With the pre-monsoon showers, stump planting is done in crowbar holes during April-May (four to six weeks before the onset of regular monsoons). The site must be cleared of stubble or other competing vegetation, if any. If containerized planting stock (polybags, root trainer) is used, then optimal time of planting may be after the onset of southwest monsoon in June-July. They are usually planted in pits of size 30 cm x 30 cm x 30 cm. Spacing recommended for monospecific woodlot is 2 m x 2 m. However, if intercrops are proposed to be raised, then row-to-row distance can be altered. For one or two row strip plantings at farm boundaries, a closer plant-to-plant spacing of 1 m could be employed initially and later thinned to attain better size.

 

Weeding and fertilization

Six or seven weeding may be necessary during the first two years. Teak is very susceptible to weed competition. Fertilizers may be applied @ 30-40 g N, 15-20 g P2O5 and 15-20 g K2O per plant per year from the second year to the fifth year and thereafter once in three to four years for 10-12 years. In agroforestry situations, if the intercrops are fertilized, the quantities of chemical fertilizers applied to teak can be proportionately reduced or even skipped. Providing life-saving irrigation during the summer season favours teak growth.

 

Thinning

For a fifty-year rotation, monospecific teak plantation on a good site (initial spacing 2 m x 2 m), thinning may be carried out at 4, 8, 12, 18, 26 and 36 years after planting. Thinning in short rotation (25-30 years) high input plantations can be at 4, 8, 12 and 16 years. The thumb rule governing thinning is that trees should not be allowed to compete with each other for site resources, as intense competition may depress teak growth. Therefore, considering the site characteristics, tree growth rate and merchantability of the thinned out materials, a flexible thinning schedule can be adopted. A teak density management diagram can be used for this purpose. In general thinning is delayed on poor sites.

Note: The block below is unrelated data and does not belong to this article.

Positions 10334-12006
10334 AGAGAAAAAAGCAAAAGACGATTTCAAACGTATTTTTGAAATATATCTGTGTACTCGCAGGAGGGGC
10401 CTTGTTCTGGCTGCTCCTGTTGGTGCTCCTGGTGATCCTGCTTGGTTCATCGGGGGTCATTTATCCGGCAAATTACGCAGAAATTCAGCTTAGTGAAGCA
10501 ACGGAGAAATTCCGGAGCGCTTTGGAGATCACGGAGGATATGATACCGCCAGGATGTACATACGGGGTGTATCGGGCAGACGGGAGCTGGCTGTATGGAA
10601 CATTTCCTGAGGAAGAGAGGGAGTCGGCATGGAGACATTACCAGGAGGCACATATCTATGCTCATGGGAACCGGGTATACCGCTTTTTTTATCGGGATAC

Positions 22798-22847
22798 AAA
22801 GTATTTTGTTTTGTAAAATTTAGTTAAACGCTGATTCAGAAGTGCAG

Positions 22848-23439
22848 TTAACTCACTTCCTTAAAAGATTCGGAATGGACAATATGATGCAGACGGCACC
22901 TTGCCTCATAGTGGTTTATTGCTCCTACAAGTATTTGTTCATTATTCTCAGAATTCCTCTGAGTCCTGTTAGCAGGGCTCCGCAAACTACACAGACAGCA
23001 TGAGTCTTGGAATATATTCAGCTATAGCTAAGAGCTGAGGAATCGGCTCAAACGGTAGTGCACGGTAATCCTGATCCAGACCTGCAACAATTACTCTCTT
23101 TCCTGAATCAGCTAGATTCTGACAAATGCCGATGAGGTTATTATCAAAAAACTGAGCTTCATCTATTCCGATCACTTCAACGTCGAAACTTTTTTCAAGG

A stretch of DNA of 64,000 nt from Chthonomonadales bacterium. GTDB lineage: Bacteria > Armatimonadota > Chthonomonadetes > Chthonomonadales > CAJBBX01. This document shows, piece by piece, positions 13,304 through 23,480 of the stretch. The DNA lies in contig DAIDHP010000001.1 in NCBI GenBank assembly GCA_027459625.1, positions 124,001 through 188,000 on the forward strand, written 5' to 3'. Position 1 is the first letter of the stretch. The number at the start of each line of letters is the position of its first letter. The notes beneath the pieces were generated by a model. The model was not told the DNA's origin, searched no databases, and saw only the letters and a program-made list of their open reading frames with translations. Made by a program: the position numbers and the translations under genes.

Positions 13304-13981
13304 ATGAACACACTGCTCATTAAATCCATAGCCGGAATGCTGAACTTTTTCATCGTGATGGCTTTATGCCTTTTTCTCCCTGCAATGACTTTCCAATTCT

Mixed plantations
Fruit/spice/medicinal trees also can be successfully intercropped with teak throughout its growth. Additionally, inclusion of nitrogen fixing trees such as Gliricidia or Leucaena (subabul) either in alternate rows or every third row not only improves teak growth but also saves chemical nitrogenous fertilizers. However, manage (by lopping or pruning) the nitrogen fixing tree component in such a way that it does not compete with teak for light.

 

Pests, diseases and their control
White grubs feed on roots in the nursery. Vascular wilt disease (Burkholderia solanacearum) is noticed in nursery and young plantations. As preventive measures against this disease, maintain proper drainage and avoid root injury. Leaf spot disease (Phomopsis sp. and Colletotrichum gloeosporioides) in nursery and young plantations can be controlled by mancozeb 0.05 per cent or carbendazim 0.05 per cent application. Against pink disease (Corticium salmonicolor) in young plants, apply Bordeaux paste 

Defoliators (Hyblaea purea) and skeletonisers (Eutectona machaeralis) can be controlled by quinalphos 25 EC 0.05 per cent spray. However, only in small plantations / woodlots chemical control through insecticide spray is advocated. For controlling stem borer (Sahyadrassus malabaricus) apply 0.2 per cent quinalphos at the site of infection after removing the frass. Avoid injury to root and collar to prevent bud rot and heart rot occurrence. Cut and remove the parasitic plants (Dendrophthoe falcata var. pubescens) before fruiting.